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Pain Research and Treatment
Volume 2014, Article ID 412041, 7 pages
Review Article

Pathogenesis of Painful Diabetic Neuropathy

1Department of Diabetes, Lancashire Teaching Hospital NHS Trust, Chorley and South Ribble District General Hospital, Preston Road, Chorley PR7 1PP, UK
2School of Pharmacy and Biomedical Sciences and School of Forensic and Investigative Sciences, University of Central Lancashire, Preston, Lancashire PR1 2HE, UK

Received 4 February 2014; Revised 31 March 2014; Accepted 15 April 2014; Published 6 May 2014

Academic Editor: Sulayman D. Dib-Hajj

Copyright © 2014 Amir Aslam et al. This is an open access article distributed under the Creative Commons Attribution License, which permits unrestricted use, distribution, and reproduction in any medium, provided the original work is properly cited.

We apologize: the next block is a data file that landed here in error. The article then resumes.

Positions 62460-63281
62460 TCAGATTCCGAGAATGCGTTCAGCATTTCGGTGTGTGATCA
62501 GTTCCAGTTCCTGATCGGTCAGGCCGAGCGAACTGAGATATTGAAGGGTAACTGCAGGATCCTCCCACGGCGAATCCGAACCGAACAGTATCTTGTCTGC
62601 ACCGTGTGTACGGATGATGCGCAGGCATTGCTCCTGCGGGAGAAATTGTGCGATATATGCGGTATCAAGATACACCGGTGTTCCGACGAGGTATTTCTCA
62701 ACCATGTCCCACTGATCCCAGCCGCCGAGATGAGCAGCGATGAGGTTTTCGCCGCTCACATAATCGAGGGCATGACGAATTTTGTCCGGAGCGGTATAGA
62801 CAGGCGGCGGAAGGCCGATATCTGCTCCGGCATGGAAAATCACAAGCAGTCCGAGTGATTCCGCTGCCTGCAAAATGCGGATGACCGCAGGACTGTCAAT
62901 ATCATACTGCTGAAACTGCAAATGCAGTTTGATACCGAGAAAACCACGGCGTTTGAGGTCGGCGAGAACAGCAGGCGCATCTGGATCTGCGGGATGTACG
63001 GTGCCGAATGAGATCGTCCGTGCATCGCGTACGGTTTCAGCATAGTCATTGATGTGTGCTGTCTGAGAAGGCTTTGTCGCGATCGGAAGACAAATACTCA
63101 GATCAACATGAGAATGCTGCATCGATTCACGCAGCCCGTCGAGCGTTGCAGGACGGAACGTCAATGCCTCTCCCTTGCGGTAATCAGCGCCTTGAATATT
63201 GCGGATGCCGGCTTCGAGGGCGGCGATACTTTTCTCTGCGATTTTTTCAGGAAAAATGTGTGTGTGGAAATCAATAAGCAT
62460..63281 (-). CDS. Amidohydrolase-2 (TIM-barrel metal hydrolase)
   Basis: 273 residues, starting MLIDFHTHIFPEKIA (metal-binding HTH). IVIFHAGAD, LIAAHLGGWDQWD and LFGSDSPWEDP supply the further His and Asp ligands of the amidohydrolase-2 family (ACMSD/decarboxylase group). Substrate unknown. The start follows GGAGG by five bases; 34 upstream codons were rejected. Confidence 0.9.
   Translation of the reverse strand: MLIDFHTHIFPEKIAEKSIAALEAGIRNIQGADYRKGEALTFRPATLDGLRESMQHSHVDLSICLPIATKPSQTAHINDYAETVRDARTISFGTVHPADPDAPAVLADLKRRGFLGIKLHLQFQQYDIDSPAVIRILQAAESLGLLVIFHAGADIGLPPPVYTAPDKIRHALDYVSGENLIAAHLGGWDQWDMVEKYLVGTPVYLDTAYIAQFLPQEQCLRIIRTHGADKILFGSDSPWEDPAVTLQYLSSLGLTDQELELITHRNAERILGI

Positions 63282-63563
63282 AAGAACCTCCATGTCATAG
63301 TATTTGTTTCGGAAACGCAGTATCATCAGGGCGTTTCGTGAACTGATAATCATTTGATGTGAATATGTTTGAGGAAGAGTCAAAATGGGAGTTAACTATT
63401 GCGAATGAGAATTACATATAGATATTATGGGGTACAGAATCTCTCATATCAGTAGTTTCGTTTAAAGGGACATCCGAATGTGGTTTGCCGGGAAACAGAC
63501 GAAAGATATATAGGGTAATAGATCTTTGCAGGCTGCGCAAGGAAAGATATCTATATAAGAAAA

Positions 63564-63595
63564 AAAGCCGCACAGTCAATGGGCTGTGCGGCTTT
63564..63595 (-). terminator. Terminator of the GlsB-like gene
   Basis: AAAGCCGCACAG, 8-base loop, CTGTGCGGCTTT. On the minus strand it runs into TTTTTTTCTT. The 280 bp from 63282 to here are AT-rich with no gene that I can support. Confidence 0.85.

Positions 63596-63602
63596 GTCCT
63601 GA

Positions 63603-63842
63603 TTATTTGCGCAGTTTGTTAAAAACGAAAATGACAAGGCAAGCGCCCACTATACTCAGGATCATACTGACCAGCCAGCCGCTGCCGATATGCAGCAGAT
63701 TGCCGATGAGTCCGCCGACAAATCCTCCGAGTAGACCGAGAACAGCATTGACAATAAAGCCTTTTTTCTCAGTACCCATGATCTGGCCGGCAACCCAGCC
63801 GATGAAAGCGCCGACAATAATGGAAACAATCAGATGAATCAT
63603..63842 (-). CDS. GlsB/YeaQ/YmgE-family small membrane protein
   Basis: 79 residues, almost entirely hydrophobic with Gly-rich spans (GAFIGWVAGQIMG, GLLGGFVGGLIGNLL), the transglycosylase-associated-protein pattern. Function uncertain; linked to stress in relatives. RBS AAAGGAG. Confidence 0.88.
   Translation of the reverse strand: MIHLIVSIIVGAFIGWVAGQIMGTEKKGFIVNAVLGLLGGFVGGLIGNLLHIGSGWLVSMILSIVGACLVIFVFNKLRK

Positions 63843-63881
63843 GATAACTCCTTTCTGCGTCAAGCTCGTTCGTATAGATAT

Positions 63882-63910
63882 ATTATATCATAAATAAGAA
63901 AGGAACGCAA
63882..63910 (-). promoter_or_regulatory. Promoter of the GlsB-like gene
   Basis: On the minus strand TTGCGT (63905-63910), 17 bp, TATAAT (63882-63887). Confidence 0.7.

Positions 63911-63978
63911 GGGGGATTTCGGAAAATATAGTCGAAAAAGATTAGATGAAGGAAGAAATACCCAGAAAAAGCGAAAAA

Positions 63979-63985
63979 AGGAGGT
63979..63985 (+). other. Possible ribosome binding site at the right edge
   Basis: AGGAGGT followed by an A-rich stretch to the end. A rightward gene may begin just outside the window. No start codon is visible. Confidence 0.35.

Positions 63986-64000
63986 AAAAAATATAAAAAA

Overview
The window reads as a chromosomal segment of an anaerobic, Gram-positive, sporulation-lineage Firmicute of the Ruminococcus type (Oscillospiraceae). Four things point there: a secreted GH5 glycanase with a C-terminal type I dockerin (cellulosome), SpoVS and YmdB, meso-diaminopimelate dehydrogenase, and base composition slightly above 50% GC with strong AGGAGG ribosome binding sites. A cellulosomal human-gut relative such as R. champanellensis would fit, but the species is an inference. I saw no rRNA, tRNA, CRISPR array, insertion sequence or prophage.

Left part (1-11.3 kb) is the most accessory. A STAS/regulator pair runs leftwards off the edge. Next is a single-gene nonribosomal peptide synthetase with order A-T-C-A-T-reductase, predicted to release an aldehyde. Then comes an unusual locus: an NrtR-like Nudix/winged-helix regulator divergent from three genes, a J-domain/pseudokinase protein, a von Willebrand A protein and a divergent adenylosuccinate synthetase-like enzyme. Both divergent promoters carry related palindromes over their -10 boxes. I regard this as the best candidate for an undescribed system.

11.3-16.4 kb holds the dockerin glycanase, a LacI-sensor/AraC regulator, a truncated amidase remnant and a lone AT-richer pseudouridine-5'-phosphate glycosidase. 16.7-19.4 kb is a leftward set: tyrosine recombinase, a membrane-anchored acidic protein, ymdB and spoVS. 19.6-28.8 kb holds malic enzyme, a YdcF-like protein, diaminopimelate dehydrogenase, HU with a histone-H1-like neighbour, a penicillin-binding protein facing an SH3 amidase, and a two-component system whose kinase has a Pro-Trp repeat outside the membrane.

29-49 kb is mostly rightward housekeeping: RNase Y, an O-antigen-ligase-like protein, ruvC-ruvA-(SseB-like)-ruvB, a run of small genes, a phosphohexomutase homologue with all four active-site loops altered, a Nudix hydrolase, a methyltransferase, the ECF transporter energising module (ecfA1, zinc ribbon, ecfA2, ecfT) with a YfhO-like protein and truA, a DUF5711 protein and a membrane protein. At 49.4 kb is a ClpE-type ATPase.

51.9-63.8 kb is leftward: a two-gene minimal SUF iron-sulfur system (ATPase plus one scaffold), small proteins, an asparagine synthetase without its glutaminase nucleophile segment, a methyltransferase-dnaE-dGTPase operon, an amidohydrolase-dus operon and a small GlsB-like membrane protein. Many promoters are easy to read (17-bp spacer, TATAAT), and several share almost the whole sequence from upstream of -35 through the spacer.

The prevalence of diabetes is rising globally and, as a result, its associated complications are also rising. Painful diabetic neuropathy (PDN) is a well-known complication of diabetes and the most common cause of all neuropathic pain. About one-third of all diabetes patients suffer from PDN. It has a huge effect on a person’s daily life, both physically and mentally. Despite huge advances in diabetes and neurology, the exact mechanism of pain causation in PDN is still not clear. The origin of pain could be in the peripheral nerves of the central nervous system. In this review, we discuss various possible mechanisms of the pathogenesis of pain in PDN. We discuss the role of hyperglycaemia in altering the physiology of peripheral nerves. We also describe central mechanisms of pain.